world" is correct only for some physical output devices.
Except in Haskell and in C.
Exactly. Far too much is made of the fact that C programmers by tradition
use the term "function" in an extended sense.
The last condition applies any object of any type at all. All things
(at least in a programming context) can be replaced by a thing that is
identical to it.
Maybe I mean equivalent. (a + b)/2 and a + (b-a) * 0.5 are the same,
assuming no overflow. We can replace one by the other.
Unless you take the Haskell view that calculating actions is a perfectly
reasonable thing to do.



And does this function do something or calculate something?

void zero(int *x, size_t n) { memset(x, 0, n * sizeof *x); }



What about a function that swaps bytes in a buffer, or one that reverses
a string (in place)? Are there doers or calculators?
That's why memory is special.
They're functions. They're defined in terms of output state given input
state. Moving memory about is not an "action". That's not a physical
rule, it's a programming rule.
(And a "procedure" can also be replaced by a "procedure" that is identical
to it, can't it?).
No.
Let's define the procedure as "present the message 'hello world' to the user".
printf("H\bHello world\n")
fulfils the procedure on some output devices but not others.
Not to me. What are the benefits?
Essentially we can shift all the calculation into the bit-shuffling
functions. A procedure can do trivial calculation, for example if the
procedure is "read a string from input", it can nul-terminate it.
But if the procedure is "read a real from input", it should call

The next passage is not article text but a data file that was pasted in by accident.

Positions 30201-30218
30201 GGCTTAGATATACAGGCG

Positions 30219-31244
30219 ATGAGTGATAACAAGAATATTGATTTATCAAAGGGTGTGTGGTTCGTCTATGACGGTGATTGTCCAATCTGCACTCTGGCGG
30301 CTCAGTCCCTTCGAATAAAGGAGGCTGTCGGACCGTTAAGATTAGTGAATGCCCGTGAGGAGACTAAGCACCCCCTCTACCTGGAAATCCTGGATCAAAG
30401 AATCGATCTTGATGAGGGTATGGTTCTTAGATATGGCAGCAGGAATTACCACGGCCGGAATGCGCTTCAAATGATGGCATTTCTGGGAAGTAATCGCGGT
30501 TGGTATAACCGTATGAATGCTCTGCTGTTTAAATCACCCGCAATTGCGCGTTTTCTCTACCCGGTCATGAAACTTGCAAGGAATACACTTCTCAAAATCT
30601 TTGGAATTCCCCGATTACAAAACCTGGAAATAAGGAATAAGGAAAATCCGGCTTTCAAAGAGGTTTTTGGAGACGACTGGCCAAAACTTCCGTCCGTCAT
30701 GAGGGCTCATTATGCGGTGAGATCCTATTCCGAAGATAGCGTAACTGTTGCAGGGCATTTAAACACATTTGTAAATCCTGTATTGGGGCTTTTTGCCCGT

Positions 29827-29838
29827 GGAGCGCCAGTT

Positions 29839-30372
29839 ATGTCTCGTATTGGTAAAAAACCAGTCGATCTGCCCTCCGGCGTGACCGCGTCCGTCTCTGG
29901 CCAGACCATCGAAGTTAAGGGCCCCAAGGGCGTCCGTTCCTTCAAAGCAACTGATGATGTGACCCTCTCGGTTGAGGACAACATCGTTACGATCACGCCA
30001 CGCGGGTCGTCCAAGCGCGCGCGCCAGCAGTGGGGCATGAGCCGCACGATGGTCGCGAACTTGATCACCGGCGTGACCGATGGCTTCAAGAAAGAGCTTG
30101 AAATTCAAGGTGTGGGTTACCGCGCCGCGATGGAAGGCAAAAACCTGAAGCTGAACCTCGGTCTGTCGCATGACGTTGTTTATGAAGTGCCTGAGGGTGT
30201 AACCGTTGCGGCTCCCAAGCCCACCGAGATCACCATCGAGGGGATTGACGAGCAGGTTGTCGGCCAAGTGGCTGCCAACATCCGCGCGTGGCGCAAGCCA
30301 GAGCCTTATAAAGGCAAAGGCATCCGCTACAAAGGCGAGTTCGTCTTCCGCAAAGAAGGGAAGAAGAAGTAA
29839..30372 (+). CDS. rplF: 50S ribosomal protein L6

a bit-shuffling function to convert from ascii to floating point.

Whilst writing procedures and bit shuffling functions are both
programming, they are different types of programming tasks. I
said that "all the interesting work is in the bit shuffling
functions", which was maybe a bit unfair to people who write mainly
procedures. The interest and difficulty in a procedure is in
interacting with electronics, which demand things like bits being
written out on rising edges of clocks, handshakes being exchanges
until the device responds with a "ready". All hard to do, but a
totally different skill set to bit shuffling. I'm interested mainly
in bit shuffling, I use mainly accepted and developed interfaces for
IO.
 
A

ais523

Keith said:
My previous post is incorrect, and I apologize for the error.
I did not read the Wikipedia article closely enough. In fact,
it does support a meaning for "idempotent" that's close (but not
identical) to the way Malcolm uses the term.

[snip quote from Wikipedia]
I was familiar with the mathematical meaning of the term, and the
similar meaning used in functional programming, and I incorrectly
assumed that the same meaning applied to programming in general.
This is the first time I've encountered the usage of "idempotent" to
refer to a function that merely returns the same result for the same
argument, rather than one with the property that f(f(x)) == f(x).

I agree with Malcolm that it's unfortunate that the term is used
inconsistently.

(Malcolm's definition still doesn't quite match the meaning mentioned
by the Wikipedia article; a function that depends on other things
can still be idempotent.)

The programming/computer science meaning I'm aware of is that "the
function can be called twice or more in a row with the same arguments,
and it will do the same thing as calling it once". This is not quite the
same as "always produces the same return value, given the same
arguments".

For instance, this function is idempotent:

static int a;
int foo(void)
{
a = 4;
return 2;
}

and this function isn't:

static int a;
int bar(void)
{
a++;
return 2;
}

Both functions always produce the same return value, given the same
arguments, but both functions also have side effects. Calling foo()